Have we heard the first pop in a bursting student-loan bubble?
After Santa Ana, California-based Corinthian Colleges this month filed
for bankruptcy and announced the closure of its remaining for-profit
college campuses, talk in Congress and the Legislature has revolved
around proposals to bail out student debt for as many as 16,000
Financial analysts have for years warned about the parallels between
easy student loan debt and the easy mortgages that led to anartificially inflated housing market in the mid-2000s, and the resulting price drops and foreclosure bonanza. Maybe it’s time to reignite those discussions.
“Corinthian’s meltdown began last year after the U.S. Education Department reduced its access to federal student aid,” reported Bloomberg News.
It sold half of its 107 campuses “amid allegations that it falsified
grades, attendance and job-placement rates.” The company denies
allegations and blames state attorneys general — including California’s — for legal action that made it tough to sell the other campuses.
Under federal loan rules, some students may be eligible for loan forgiveness — at a possible cost of more than $200 million to taxpayers. But the attorneys general, some U.S. senators and a group of protesting Corinthian students dubbed the “Corinthian 100” are pushing for a broader loan-forgiveness package that could cost as much as $1.5 billion.
Democratic and Republican leaders of the California Assembly in
late April announced legislation that would waive community college
fees for these students, provide them with legal assistance, offer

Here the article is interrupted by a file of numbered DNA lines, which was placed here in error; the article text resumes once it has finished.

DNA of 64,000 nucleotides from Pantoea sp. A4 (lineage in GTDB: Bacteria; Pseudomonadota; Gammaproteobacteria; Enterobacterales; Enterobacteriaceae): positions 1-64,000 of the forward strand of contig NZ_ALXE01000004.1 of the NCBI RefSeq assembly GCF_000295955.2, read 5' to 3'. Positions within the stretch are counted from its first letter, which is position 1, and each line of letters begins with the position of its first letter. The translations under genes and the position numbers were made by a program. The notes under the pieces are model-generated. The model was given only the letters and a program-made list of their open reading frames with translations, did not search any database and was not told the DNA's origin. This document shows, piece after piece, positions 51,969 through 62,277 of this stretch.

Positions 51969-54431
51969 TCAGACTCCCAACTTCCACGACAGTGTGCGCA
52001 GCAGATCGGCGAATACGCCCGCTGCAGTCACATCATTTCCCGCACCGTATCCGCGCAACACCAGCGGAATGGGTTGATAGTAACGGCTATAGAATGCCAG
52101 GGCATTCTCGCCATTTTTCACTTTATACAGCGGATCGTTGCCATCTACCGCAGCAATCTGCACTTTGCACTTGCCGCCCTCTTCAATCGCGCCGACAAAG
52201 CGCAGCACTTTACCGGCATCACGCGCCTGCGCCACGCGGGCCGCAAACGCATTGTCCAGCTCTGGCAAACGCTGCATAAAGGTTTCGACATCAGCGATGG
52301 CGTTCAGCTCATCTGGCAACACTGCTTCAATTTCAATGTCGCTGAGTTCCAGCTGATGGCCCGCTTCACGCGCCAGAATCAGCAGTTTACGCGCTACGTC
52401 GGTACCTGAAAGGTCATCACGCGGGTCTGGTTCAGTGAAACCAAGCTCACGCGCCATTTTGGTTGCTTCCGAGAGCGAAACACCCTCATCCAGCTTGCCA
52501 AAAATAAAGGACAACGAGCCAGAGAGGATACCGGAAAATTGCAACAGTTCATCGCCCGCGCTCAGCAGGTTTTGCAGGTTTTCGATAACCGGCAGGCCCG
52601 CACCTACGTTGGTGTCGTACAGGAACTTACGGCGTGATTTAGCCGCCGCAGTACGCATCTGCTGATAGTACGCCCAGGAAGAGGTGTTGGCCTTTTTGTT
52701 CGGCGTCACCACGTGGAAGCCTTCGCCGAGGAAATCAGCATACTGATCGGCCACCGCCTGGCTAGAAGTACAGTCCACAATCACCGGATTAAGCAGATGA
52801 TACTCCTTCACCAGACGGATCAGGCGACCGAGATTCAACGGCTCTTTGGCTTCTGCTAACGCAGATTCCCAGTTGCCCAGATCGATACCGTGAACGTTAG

“tuition recovery” to many online students, and create a “Closed Schools
Task Force” to help them get back on their feet.
Some critics blame the for-profit nature of these colleges, but in
other parts of the country some for-profit colleges are simply turning
themselves into nonprofit colleges — and that allows them to get an even
higher percentage of their revenues from the government (100 percent
rather than 90 percent, according to a Miami Herald report).
The basic allegations:
Many schools would use the hard sell to sign up students — often
lower-income people, minorities, veterans and vulnerable people — and
make dubious promises. The students would be in debt for iffy degrees,
and the schools would rake in billions in profits.
No question, the students in the Corinthian situation in particular
are left in a bad situation. Their credits are not easily transferable
and they are stuck with questionable or unfinished degrees. But loan
forgiveness could create a wave of bailouts that ripples across the
nation’s educational system. Economist Richard Vedder argued in The New York Times that such a policy only “encourages students to borrow excessively, thinking they will not have to repay loans.”
If bailouts are problematic,
what are other solutions? Some critics want tougher standards for the
accreditation agencies. (That, too, offers echoes of the housing bubble
given allegations that rating agencies failed to adequately warn about
the condition of some of the nation’s mortgage lenders.)
Others blame federal education officials for taking so long to clamp
down on Corinthian. The problem might even work itself out. Money/CNN
reported that enrollment at the University of Phoenix,
the nation’s largest for-profit college chain, dropped by more than 50
percent in the last five years amid bad press about for-profit colleges.
President Barack Obama argues community colleges,
the obvious alternative for students pursuing career training, should
offer free tuition to pick up the slack. But one reason for past growth
in for-profit career colleges is community colleges are priced so low
they are overrun with students, who often cannot get classes they need
in a reasonable time.
These ideas miss the core problem. Corinthian collapsed after federal
officials turned off the loan spigot, given that its business model was
based on free-flowing federal loan money. Even the nation’s most
prestigious university systems are ultimately funded by student loan debt, which may be why many of them have massive bureaucracies.
Debt-related problems have emerged first at these controversial for-profit institutions, but how long before a deflating loan bubble affects the nation’s entire higher-education system?